BROOKLYN, Mich. - Denny Hamlin was bored, and his crew chief wasn't exactly busy.
So toward the end of yesterday's Carfax 250, Hamlin made a frantic call to Dave Rogers over the radio, insisting that he was running low on fuel.
"I made him jump the wall, I'm sure," Hamlin said.
He was having a little fun at Rogers' expense.
Hamlin's nose didn't grow as a result of his fib, at least not as much as his lead over the field at Michigan International Speedway, where he won his second Busch Series race of the season in a dominating way.
Hamlin and his No. 20 Rockwell Automation Chevrolet were brilliant, leading the final 40 laps and finishing nearly seven seconds ahead of second place Matt Kenseth.
"I figured I could coast anyway, even if I did run out [of gas]," Hamlin said.
Kevin Harvick, second in the points standings, finished third, followed by Jeff Burton and polesitter Greg Biffle.
Carl Edwards finished a disappointing 28th but is still atop the season standings by 700 points with 10 races remaining.
Yesterday was far less frustrating for Hamlin than Friday, when his car hit a wall during practice. He qualified fifth later that day.
"I definitely did not want to give these guys anymore work than they already had," Hamlin said.
"I can't say enough about those guys who put the car back together, even better than the way it was."
Hamlin's 6.998-second margin of victory is the largest of the Busch season. He will start eighth in today's Nextel Cup 3M Performance 400.
Yesterday's race included more Nextel Cup drivers than usual because the Busch season is winding down and because many automobile company representatives are here this weekend.
Kenseth, who will start 21st today, had his two-race Busch winning streak snapped. He led 29 laps but ultimately gave way to Hamlin.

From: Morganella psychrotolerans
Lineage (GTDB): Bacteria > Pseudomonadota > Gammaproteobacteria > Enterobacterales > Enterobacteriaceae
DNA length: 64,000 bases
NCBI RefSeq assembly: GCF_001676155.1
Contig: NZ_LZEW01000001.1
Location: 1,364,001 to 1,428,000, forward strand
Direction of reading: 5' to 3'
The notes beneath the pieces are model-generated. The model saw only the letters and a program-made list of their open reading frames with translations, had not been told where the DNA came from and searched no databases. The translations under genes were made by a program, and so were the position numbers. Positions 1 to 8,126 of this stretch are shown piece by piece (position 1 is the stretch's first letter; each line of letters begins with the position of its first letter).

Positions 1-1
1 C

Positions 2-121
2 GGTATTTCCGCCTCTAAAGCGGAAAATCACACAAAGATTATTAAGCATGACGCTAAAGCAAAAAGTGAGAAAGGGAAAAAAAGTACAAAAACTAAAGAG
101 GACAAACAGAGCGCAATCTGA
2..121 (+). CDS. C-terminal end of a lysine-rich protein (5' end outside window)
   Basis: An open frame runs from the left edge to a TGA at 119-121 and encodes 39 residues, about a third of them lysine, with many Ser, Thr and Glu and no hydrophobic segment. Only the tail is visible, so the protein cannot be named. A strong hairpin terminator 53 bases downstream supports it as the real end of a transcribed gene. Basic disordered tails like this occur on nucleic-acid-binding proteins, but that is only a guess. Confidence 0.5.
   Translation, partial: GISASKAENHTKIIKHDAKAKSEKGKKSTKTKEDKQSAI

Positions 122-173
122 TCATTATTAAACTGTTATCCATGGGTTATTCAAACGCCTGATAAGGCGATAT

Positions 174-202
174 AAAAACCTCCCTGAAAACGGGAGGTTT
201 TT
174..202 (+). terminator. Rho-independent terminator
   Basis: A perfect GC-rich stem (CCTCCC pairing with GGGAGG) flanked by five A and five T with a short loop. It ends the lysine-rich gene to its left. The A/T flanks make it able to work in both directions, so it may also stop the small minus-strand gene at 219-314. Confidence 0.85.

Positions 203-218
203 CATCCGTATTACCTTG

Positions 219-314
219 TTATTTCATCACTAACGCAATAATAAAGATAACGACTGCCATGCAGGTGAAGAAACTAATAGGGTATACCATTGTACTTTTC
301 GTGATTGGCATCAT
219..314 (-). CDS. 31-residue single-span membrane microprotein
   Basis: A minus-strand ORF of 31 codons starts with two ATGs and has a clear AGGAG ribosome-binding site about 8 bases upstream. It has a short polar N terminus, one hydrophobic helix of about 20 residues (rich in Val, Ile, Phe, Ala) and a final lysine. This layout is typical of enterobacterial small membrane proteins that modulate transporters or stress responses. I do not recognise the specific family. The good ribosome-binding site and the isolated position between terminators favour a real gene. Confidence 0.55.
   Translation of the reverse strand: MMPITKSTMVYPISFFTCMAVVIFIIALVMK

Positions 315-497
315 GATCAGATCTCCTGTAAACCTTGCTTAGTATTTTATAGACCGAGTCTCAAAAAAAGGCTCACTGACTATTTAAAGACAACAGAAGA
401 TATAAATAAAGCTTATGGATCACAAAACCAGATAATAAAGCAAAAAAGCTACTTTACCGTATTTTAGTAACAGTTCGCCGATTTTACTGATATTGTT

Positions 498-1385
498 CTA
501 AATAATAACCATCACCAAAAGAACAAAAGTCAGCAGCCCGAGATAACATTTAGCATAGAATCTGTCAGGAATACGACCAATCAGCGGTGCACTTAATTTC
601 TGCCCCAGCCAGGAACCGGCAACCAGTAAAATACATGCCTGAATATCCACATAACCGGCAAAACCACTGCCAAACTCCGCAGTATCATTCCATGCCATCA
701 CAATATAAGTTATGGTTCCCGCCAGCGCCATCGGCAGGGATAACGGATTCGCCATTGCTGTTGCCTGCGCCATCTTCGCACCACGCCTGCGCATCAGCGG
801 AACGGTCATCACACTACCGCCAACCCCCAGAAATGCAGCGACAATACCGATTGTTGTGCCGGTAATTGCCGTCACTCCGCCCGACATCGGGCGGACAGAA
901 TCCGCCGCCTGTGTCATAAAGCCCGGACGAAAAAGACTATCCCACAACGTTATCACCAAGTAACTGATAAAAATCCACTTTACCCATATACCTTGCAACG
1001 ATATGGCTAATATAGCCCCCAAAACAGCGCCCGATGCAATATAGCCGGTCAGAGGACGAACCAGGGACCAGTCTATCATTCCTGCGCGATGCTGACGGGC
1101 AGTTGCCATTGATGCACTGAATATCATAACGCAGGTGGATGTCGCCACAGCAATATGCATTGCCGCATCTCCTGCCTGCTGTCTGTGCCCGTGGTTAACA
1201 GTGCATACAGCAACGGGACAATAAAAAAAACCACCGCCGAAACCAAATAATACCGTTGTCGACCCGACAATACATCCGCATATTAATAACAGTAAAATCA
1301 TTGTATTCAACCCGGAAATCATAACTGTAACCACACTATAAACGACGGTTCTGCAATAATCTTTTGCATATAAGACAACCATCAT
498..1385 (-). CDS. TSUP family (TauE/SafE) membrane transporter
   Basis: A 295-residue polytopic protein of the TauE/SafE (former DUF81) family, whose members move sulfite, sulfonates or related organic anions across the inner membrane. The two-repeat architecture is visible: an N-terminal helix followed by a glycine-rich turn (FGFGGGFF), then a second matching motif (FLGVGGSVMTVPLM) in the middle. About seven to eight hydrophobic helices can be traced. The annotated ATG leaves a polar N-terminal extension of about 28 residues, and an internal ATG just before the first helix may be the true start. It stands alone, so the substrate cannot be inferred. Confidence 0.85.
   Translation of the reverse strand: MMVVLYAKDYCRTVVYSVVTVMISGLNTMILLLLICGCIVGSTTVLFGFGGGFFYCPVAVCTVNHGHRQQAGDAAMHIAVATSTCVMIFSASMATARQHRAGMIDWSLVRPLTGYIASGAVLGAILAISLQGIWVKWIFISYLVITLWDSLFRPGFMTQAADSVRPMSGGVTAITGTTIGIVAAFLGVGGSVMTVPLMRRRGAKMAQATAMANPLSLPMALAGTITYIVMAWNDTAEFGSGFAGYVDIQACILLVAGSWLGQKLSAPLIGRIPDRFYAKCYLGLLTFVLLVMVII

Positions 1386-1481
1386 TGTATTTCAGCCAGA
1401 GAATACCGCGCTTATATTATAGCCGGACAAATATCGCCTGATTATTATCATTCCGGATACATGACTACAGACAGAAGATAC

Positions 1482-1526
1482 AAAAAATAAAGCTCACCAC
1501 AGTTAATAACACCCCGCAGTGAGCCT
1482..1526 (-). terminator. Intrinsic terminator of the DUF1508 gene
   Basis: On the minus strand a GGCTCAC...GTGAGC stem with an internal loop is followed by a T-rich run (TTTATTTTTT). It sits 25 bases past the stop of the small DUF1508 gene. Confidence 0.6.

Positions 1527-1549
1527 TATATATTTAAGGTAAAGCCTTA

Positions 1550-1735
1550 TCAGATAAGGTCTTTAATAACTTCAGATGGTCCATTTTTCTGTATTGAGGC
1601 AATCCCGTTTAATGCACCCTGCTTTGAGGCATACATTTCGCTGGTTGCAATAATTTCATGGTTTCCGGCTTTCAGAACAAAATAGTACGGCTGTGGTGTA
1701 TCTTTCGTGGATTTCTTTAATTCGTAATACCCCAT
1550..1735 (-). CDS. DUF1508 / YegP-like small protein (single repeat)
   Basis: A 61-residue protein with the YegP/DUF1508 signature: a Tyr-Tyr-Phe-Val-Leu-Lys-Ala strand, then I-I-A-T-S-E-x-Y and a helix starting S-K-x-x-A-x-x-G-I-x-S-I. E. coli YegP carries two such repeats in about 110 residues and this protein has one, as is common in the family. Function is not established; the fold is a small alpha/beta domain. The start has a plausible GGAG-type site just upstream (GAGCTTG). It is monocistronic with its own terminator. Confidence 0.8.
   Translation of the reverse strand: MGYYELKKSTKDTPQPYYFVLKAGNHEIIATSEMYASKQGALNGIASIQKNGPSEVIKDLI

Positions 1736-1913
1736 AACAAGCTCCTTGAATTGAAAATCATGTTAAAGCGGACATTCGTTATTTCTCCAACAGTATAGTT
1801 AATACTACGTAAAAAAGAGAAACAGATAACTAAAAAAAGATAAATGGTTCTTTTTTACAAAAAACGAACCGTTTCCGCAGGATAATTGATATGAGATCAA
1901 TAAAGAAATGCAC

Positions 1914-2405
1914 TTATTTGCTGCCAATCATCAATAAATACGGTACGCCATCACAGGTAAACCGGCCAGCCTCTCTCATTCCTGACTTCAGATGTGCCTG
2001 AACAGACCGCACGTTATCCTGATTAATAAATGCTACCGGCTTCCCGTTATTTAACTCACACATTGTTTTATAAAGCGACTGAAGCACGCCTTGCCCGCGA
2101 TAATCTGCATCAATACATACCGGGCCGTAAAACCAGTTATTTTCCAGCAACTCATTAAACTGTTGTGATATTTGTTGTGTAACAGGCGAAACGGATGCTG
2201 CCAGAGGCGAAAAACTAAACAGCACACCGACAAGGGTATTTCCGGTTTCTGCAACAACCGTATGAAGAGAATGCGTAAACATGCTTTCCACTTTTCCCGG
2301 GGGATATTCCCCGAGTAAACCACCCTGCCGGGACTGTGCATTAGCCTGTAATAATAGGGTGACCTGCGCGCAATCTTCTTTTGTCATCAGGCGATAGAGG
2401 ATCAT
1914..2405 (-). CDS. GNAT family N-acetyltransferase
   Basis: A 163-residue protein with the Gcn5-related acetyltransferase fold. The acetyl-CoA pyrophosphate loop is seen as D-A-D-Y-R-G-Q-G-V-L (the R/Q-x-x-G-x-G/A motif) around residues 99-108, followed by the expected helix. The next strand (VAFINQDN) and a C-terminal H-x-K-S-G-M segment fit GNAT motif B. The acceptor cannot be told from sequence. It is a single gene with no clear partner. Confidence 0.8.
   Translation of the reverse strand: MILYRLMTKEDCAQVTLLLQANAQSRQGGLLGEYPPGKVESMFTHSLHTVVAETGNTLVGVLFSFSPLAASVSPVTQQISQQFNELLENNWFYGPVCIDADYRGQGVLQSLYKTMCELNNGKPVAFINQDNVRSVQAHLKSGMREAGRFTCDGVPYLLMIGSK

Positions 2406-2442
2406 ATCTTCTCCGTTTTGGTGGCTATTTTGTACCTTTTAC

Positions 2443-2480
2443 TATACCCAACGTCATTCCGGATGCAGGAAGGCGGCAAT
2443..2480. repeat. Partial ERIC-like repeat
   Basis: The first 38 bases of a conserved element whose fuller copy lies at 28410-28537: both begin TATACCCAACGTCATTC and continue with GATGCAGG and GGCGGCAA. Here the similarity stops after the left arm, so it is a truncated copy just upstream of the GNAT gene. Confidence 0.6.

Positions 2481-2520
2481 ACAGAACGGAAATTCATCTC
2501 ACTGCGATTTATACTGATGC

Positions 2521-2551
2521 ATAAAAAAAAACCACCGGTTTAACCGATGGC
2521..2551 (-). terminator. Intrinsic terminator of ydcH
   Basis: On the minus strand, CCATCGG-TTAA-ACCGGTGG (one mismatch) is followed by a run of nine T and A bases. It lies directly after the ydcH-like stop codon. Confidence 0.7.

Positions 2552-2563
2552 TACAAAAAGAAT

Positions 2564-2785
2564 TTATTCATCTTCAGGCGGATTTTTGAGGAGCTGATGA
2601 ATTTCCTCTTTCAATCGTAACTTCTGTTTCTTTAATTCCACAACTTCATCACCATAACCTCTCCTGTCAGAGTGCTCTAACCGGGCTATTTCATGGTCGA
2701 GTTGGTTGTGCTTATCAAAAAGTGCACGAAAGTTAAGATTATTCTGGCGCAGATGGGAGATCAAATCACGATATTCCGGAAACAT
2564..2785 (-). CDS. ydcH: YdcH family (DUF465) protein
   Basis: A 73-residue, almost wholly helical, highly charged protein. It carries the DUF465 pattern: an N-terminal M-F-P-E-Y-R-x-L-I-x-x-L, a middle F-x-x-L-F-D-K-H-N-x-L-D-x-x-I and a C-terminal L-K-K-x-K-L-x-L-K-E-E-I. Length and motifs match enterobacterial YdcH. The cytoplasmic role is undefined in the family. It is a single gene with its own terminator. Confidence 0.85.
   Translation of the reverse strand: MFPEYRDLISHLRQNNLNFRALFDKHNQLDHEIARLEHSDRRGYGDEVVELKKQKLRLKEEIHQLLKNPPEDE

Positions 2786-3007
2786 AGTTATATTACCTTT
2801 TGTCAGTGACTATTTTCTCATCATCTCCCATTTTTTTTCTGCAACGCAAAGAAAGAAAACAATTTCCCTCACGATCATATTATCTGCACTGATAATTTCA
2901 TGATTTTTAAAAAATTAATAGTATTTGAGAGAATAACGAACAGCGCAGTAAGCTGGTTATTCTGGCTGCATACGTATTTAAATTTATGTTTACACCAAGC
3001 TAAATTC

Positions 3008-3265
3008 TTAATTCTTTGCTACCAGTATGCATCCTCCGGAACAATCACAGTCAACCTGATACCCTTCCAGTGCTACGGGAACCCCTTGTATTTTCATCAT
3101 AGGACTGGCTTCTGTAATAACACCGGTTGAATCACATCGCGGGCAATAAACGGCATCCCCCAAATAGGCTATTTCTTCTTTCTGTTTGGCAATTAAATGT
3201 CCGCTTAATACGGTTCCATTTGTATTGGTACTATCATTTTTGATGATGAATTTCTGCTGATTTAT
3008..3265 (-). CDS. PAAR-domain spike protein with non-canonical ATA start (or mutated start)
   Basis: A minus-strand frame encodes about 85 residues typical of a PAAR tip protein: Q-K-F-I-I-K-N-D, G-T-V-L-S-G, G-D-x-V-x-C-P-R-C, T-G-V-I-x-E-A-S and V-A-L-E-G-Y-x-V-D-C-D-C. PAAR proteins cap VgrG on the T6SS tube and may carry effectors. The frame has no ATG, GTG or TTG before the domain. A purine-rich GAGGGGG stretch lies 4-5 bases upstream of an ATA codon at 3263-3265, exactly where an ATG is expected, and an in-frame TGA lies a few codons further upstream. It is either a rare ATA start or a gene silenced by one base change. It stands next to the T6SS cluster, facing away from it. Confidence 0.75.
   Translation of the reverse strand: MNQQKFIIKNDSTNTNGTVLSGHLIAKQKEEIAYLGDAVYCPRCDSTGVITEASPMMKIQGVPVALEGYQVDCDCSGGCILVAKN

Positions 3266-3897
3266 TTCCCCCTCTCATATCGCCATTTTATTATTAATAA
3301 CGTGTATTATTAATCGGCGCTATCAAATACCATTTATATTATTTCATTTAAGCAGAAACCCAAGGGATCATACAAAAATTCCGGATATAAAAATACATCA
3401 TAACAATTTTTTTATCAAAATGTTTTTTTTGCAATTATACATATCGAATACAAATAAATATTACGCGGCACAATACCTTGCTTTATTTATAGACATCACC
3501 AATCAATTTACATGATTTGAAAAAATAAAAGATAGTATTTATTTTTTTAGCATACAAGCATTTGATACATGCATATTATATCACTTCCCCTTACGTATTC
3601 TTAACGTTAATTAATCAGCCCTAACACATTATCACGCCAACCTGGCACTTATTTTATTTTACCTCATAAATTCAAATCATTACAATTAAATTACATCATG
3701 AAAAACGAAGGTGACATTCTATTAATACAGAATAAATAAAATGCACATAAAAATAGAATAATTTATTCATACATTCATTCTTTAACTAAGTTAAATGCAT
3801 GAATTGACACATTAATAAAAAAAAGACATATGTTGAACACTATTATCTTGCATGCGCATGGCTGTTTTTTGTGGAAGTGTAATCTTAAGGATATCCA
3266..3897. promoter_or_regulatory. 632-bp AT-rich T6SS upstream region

"Me and Denny were having a heck of a race there in the middle of the race, going back and forth, and we just didn't adjust on the car enough that last pit stop," Kenseth said. "We got the car too tight and didn't get out of the pits quick enough, and that was the difference."
An anticlimactic, if not dull race, was postponed by just three cautions, each lasting two laps.
Harvick cut into Edwards' point standings lead with a steady third-place finish. After 10 laps, Harvick never fell below sixth but never rose above third.
"Our car was really loose, and we got better through the day," Harvick said. "We didn't really make it better at the beginning of the run, but we did get better through the middle of the race and on toward the end of the run."
HORNISH STRUGGLES: Defiance native Sam Hornish Jr. was a nonfactor, finishing 25th after starting 21st.
He nearly ran into Tony Stewart early in the race when Stewart spun out and nearly caused a multicar wreck. Stewart finished 30th.
HARD START: David Reutimann began 14th but found himself in an upward battle early on when he came in contact with the No. 25 car driven by David Gilliland. Reutimann was in 40th after 10 laps but rebounded for a 16th-place finish. He remains third in the series standings, 30 points behind Harvick.
"The 25 ran over us about four laps into it like we weren't even there," Reutimann said. "I was on the outside of him, and he just killed the front of our car. From that point on we lost all our track position. Our race was over before it even began."
BAD LUCK: Brad Keselowski of nearby Rochester Hills ran out of gas on the final lap and coasted to a 13th-place finish. Keselowski, the top rookie finisher, was applauded when he crawled across the finish line.
"We knew we were going to be close," he said. "You're here to race, and we were racing, and toward the end we weren't going to get any better. I saved as much as I could and just ran out."
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